Are dog bites considered to be a personal injury and how can one be compensated for a dog bite? Who compensated for dog bites? In Ontario, there is compensation for personal injury suffered from dog bites and it is typically covered under the home insurance policies.
What to do if you have had a dog bite you in Ontario?
If you have suffered from a dog bite in Ontario, you are entitled to compensation. Depending on whether you know the dog or not, you must take certain steps to help make your claim possible. For example, if a dog bites you in a public place, you need to try to find out the dog owner’s name and contact information. As soon as possible, take pictures of the injured area. Try to write down as much information as possible. Record the time, location, and witnesses ( their contact information)
Ontario laws for dog bites are governed by the Dog Owners’ Liability Act (R.S.O. 1990, Chapter D.16) . It says that the dog owner is liable. Now, the person who suffered the dog bite can be found partially responsible, or their guardian may be partially responsible (if the dog bites a minor). For example, if the injured provoked or taunted the dog, they may be contributorily negligent. Another example would be if a parent or guardian failed to properly supervise a minor who suffered a dog bite. There are exceptions, for example, if the victim was bitten or attacked by a dog who was protecting property during the commission of a crime. In this case, you don’t need an Ontario personal injury lawyer, you need a criminal lawyer.
Do I have to sue the owner of the dog personally?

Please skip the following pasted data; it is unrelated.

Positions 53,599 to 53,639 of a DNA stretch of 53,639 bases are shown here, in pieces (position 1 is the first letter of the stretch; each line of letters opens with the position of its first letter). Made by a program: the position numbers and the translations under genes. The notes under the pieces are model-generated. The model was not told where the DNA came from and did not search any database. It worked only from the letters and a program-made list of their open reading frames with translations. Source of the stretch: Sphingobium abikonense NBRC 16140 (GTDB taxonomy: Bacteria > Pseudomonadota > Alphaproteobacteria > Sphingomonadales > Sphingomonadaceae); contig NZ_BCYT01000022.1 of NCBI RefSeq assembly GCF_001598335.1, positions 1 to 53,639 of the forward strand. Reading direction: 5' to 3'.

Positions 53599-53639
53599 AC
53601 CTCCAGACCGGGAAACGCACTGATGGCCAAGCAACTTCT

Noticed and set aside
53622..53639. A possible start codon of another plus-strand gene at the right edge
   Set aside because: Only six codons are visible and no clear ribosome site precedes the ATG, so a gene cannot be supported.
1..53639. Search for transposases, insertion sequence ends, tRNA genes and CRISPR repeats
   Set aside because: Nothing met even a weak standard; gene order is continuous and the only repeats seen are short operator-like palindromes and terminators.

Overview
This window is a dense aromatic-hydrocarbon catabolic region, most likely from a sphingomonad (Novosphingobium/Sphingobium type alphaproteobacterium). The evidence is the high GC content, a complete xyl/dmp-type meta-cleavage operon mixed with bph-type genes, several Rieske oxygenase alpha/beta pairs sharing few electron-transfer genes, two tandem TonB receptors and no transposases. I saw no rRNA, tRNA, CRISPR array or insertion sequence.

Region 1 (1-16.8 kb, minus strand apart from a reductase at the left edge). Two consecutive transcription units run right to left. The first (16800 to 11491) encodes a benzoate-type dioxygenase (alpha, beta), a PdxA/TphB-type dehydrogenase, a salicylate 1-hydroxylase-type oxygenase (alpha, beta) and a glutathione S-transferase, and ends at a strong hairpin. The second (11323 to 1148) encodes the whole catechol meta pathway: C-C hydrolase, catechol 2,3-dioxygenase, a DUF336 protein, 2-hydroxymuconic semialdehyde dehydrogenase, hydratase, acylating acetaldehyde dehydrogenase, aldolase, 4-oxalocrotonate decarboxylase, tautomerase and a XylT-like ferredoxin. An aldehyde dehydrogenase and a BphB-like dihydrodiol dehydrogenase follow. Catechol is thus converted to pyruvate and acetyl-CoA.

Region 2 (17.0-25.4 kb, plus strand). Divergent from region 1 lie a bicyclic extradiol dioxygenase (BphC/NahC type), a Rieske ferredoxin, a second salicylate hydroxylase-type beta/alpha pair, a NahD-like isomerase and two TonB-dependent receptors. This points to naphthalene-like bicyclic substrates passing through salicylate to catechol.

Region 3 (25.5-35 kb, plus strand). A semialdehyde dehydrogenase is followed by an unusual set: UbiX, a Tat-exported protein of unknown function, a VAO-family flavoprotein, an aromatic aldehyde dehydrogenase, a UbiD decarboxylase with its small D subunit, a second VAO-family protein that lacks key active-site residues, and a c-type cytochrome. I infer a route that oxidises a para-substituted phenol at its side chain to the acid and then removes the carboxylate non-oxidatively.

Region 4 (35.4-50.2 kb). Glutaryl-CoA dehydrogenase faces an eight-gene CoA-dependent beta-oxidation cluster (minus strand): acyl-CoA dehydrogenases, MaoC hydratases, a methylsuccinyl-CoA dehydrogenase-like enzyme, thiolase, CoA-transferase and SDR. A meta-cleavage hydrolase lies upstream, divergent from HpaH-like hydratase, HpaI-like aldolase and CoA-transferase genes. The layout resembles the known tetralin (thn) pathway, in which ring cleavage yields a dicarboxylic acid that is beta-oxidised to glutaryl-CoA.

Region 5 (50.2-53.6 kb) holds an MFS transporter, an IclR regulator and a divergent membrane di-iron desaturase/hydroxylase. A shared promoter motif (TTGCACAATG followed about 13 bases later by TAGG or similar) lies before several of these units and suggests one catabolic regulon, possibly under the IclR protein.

No, dog bites are typically covered under the owner’s home insurance policy. What that means is that in most cases the owner of the dog is completely uninvolved in the claims process. In most cases, they are unaware of the amount of the settlement or even what stage a lawsuit is at. The compensation does not come out of their pockets. In most cases, the insurance adjuster is the only one involved in the case. The homeowner’s insurance policy covers not only dog bites that occur in the home but also in public places.
Depending on the severity of the dog bite injury as well as past injuries caused by the dog, the Ontario courts can also determine that a dog may need tighter supervision, need to wear a muzzle or perhaps need to be put down (in extreme cases). It may be that the courts determine that the dog poses a safety threat to society.
The Ottawa papers reported a story this week. Rachel Hansen was bitten in the left eye while visiting a neighbour’s apartment. She bent down to say hi to the dog and the dog went for her face. She suffered a very serious personal injury as a result of the dog bite and was extremely lucky not to have lost her vision. She will now require some reconstructive surgery on her eyelid. In situations such as this, the injured would be entitled to compensation under the Dog Owners’ Liability Act and Rachel would be entitled to claim her injuries through the dog owner’s home insurance policy. Not all dog bite accidents are this straightforward, but many are.
If you or someone you know has suffered from a dog bite, you should consult with an Ontario personal injury lawyer experienced in dog bite attacks.